Judy, John at Regalia says hi. (First restaurant meal I've had in nearly two weeks). You have earned every dessert & then some! (We didn't have dessert tonight but they did comp us our proseccos). It was quite busy tonight--unlike most other places in Edgewater & Andersonville. Being one of the few places open till 11pm may have something to do with it. Weather-wise, you hit the jackpot down in the Keys: up here, it's snowy tonight (lake effect), but sticking only on the grass & some cars. We are dodging a major bullet: there is a huge storm system crossing the IA/IL state line as we speak, but skipping us and dipping way south & east before it heads back north to first slam KY & TN as rain, then VA & WV as snow and deep-freeze, and then NYC as possibly a rain superstorm with flooding.

Celia, KN95s, social distancing and handwashing are great; but disinfectant-wiping your purchases? An utter waste of wipes. (Save them for handles, doorknobs & toilet seats), Fomite transmission is not a "thing" when it comes to COVID and even flu--they are both spread via shared air. Just wash your hands when you get home and after unpacking your purchases,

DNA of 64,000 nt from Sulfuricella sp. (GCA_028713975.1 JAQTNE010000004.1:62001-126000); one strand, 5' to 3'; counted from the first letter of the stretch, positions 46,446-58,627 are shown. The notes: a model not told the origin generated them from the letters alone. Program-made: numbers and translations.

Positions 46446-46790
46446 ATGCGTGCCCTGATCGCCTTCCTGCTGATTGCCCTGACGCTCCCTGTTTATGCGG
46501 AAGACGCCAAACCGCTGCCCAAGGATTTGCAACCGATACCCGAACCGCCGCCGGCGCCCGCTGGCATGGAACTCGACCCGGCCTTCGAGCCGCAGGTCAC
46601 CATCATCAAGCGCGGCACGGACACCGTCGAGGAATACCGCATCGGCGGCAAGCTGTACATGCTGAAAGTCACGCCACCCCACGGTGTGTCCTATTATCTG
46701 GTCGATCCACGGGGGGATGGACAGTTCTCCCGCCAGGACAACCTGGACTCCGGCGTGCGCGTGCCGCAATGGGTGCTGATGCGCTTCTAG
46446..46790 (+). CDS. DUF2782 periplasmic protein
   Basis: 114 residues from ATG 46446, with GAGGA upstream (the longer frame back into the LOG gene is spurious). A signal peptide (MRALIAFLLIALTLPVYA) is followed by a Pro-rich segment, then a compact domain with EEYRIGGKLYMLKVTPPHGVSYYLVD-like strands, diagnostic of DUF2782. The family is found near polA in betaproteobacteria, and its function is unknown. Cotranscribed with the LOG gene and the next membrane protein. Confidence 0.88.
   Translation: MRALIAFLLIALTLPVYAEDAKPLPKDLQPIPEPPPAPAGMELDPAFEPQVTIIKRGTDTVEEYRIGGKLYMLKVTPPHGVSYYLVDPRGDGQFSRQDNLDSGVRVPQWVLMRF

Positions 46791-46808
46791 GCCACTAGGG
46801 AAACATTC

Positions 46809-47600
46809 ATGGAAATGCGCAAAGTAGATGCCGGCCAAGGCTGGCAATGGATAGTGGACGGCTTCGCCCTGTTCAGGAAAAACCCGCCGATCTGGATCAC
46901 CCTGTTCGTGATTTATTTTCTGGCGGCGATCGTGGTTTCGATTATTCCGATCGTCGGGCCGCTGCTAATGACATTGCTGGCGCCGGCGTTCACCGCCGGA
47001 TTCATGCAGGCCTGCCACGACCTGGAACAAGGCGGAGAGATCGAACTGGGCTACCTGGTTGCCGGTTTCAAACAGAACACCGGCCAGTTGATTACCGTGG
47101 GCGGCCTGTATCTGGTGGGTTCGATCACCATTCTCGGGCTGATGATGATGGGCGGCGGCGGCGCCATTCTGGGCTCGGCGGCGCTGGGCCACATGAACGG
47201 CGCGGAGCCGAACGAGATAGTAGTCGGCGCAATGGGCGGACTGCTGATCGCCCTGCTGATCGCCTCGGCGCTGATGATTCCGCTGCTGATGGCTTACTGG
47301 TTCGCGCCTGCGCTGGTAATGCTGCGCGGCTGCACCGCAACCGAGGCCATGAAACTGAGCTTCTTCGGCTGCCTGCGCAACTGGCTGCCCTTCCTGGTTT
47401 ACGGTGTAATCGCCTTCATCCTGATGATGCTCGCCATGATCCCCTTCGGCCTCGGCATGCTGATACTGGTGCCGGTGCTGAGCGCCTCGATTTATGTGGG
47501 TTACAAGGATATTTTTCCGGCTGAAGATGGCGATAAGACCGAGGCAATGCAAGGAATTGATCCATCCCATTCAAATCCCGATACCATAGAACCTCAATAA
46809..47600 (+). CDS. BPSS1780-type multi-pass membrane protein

Wren, you need to experiment with what shape high-filtration mask fits you best. N95s come in four shapes: horizontal-fold, aka "duckbill;" vertical-fold, like KN95s but with head straps rather than ear-loops; "boat-shaped" with a flat front panel, like a KF94 but with head straps: and dome-shaped (like a cup or cone), the more rigid of which are least forgiving fit-wise but the softer ones are very "forgiving.". The gold standard in those are made by Demetech and are the least likely to cause eyeglass fogging, but they're usually sold out. The ones that are likelier to fit a flatter face are the KF94s (BOTN's version has adjustable-length earloops), the boat-shaped N95s (3M), and evolvetogether's KN95s that are shaped like KN94s and come in colors (beige, black, navy & burgundy). I like the latter--but because I have a small face & chin, I have to twist or knot the earloops to make the mask fit snugly beneath my chin with no gaps. My guess is that you'd be happiest with those, KF94s, or 3M's boat-shaped N95s.